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New York Daily Photo: Universal Impact
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Thursday, 11 September 2008

Universal Impact

I lived in New York City during the 9/11 disaster - in fact my apartment had unobstructed direct views of the Twin Towers. I viewed the impact of the first Tower minutes after the first plane struck a tower. I live and work in lower Manhattan in close proximity to Ground Zero and like other downtown residents, elements of the aftermath lingered for months. Smoke, fumes, restricted areas, emergency vehicles, vigils and memorials were part of every day life.
I have a series of photos taken during that period, none of which I have posted before. There has so much coverage, imaging and activity surrounding the disaster that I have limited my participation. Any contributions sometime feel virtually gratuitous.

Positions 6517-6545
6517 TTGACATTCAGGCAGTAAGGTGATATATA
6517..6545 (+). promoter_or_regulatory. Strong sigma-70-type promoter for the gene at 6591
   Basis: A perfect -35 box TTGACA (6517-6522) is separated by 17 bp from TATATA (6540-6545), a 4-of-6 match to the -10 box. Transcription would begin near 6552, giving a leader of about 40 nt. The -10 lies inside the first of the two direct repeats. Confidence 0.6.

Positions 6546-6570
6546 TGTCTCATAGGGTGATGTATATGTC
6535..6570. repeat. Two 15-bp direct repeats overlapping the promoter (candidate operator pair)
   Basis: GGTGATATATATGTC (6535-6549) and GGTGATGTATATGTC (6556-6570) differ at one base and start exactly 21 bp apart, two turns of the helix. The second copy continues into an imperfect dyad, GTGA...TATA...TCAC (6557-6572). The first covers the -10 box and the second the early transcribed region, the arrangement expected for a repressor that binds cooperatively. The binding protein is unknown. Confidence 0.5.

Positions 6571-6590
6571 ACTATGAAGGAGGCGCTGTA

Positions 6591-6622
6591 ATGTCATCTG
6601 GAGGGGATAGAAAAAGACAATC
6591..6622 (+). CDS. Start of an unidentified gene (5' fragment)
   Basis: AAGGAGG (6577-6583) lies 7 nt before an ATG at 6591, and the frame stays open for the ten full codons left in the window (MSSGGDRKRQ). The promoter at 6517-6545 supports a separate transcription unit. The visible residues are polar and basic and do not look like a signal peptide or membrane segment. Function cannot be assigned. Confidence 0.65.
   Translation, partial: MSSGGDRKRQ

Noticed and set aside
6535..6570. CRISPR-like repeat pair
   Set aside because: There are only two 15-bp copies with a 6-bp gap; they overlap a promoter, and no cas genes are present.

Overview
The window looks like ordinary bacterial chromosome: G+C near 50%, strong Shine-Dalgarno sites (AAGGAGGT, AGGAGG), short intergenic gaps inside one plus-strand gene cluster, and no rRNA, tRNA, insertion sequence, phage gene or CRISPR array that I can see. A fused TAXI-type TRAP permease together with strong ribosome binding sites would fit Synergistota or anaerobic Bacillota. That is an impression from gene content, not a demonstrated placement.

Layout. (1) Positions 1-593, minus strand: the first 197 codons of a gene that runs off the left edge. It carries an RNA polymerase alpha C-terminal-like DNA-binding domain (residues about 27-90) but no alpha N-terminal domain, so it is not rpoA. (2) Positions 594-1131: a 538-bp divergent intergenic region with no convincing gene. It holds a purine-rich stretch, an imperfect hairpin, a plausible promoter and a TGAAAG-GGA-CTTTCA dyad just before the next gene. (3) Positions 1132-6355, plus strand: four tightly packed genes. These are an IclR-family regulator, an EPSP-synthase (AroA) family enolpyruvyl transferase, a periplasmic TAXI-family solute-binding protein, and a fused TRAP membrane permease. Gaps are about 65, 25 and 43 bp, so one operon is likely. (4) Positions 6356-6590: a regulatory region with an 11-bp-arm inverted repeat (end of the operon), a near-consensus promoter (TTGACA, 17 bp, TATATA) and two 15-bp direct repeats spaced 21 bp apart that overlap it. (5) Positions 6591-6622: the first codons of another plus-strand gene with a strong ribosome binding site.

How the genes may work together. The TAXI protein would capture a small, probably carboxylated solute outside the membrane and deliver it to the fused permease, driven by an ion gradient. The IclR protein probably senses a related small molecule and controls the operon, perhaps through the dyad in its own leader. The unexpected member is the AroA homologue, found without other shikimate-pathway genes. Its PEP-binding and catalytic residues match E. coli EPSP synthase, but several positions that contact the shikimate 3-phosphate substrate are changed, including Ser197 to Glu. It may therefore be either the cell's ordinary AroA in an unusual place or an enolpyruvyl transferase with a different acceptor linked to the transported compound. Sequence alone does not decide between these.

Today I have opted to post one of my original photographs of a memorial site against a fenced-in area surrounding Washington Square Arch in the Village, taken in 2001 - see second photo here. This site was one of many spontaneous occurrences throughout the city. One remarkable thing about all of these sites was the universal regard they were shown for the long periods of time that they remained. Like the ghost bikes around town, these displays of candles, flowers and personal notes were left unprotected but remained unaltered.
There were a small number of sales of inappropriate 9/11 "memorabilia" immediately after the event, but most of this was squashed quickly and mercilessly by mayor Giuliani. There was zero sympathy for anyone trying to capitalize in such a heartless manner.
No graffiti or vandalism and little exploitation - extremely rare in this city to have an event of such monumental impact that it is paid such universal respect ...


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